Journalist says Russian police broke his ribs and gave him concussion

Russia detains campaigning journalist on ‘drug charges’ as his lawyer says police beat him, broke his ribs and gave him concussion during arrest

  • Ivan Golunov has reported on unscrupulous landlords and shady businessmen
  • He was arrested in Moscow on Thursday on drugs charges, which he denies
  • His lawyers have alleged police brutality in custody left Golunov with a black eye, fractured ribs, and a possible concussion

A campaigning Russian journalist was beaten so badly by police he was left with a concussion and broken ribs, his lawyer has said.

The lawyer for Ivan Golunov, who was detained on charges of drug dealing, has filed a complaint that accuses police of using violence against the prominent reporter, a human rights group reported.

Police refuted claims that Golunov was beaten after his Thursday arrest.

Golunov, who has denied using or possessing drugs, was examined in a hospital Saturday and found to have abrasions on his back and a bruise around one eye. 

Meduza special correspondent Ivan Golunov was arrested on June 6 on suspicion of possession of a controlled substance with intent to distribute

A court released him into house arrest later in the day.

The complaint lawyer Olga Dinze lodged with Russia’s Investigative Committee alleges the journalist was subjected to ‘unmotivated physical violence’ while in custody, according to Pavel Chikov, the head of human rights group Agora head, said Sunday in a post on the Telegram messaging service.

The case has attracted wide attention in Russia and abroad, reflecting concerns Golunov might have been arrested because of his work.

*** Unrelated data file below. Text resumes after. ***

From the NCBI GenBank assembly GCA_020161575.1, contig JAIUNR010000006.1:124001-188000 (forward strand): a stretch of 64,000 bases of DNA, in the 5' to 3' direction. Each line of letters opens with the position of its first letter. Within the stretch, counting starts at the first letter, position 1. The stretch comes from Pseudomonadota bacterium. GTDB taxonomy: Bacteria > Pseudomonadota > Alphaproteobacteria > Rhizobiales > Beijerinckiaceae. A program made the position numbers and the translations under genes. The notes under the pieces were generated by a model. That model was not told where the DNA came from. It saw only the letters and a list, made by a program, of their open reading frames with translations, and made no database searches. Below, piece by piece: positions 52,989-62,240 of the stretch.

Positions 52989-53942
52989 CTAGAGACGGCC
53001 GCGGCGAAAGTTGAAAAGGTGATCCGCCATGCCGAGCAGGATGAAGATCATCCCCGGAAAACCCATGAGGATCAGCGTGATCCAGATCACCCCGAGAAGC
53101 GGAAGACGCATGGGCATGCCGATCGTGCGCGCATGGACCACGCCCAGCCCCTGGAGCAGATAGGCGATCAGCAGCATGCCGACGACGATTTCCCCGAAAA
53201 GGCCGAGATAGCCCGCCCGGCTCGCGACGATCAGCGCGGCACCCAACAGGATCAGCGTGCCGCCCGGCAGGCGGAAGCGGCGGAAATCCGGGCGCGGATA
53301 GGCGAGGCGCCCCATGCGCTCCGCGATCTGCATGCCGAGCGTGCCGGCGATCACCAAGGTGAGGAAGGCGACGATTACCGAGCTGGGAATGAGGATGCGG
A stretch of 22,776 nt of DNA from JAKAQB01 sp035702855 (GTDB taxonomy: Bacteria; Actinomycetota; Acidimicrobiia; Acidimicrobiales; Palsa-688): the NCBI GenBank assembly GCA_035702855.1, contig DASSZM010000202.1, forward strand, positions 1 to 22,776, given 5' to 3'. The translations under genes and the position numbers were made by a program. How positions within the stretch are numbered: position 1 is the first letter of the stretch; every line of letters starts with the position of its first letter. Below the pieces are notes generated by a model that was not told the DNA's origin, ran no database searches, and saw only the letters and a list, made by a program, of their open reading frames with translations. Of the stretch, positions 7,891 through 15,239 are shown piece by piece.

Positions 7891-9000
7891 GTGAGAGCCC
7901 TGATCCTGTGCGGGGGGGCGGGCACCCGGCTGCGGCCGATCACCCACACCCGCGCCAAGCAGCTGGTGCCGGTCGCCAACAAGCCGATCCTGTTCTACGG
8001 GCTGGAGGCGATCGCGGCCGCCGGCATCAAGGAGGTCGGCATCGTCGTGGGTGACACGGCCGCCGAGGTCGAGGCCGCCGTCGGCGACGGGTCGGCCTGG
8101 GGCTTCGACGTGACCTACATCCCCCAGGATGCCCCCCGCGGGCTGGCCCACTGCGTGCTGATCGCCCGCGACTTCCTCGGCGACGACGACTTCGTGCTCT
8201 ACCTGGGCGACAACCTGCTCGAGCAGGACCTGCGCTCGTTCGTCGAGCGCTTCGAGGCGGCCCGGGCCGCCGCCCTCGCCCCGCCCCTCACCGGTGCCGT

Topics he covered for the Meduza website include on unscrupulous lenders evicting people from their residences and an organization’s alleged attempts to take over the Russian funeral business.

A rally against Meduza investigative journalist Ivan Golunov’s detention gathers outside Moscow’s Nikulinsky District Court

Ivan Golunov, investigative journalist of the online newspaper Meduza, attends an arrest warrant hearing at Moscow’s Nikulinsky District Court

Claims by the police that Golounov was intoxicated upon arrest have since unravelled

Protesters called for his release during rallies in Moscow and St. Petersburg. A small group also demonstrated in New York City to show support for Golunov on Saturday, when the U.S. Embassy in Moscow argued for his release.

‘We join the Russian media community and call for the release of Ivan Golunov, and conducting a thorough and open investigation of this case,’ the embassy tweeted. ‘Like any other journalist, Golunov should not be persecuted due to his professional activities.’

Suspicions that Golunov may have been set up have been bolstered by an array of misinformation on the case.

Russian state TV reported Sunday that authorities found Golunov intoxicated when they arrived at his home to arrest him. But it later said a medical report showed no evidence of his intoxication.

When police announced the arrest Friday, they released photographs showing bags containing a white substance and big empty bottles suggestive of a makeshift drug lab. They later said the photos were published in error.

On Sunday, state news channel Rossiya-24 broadcast a man it identified as a police official saying the images were from a separate investigation.


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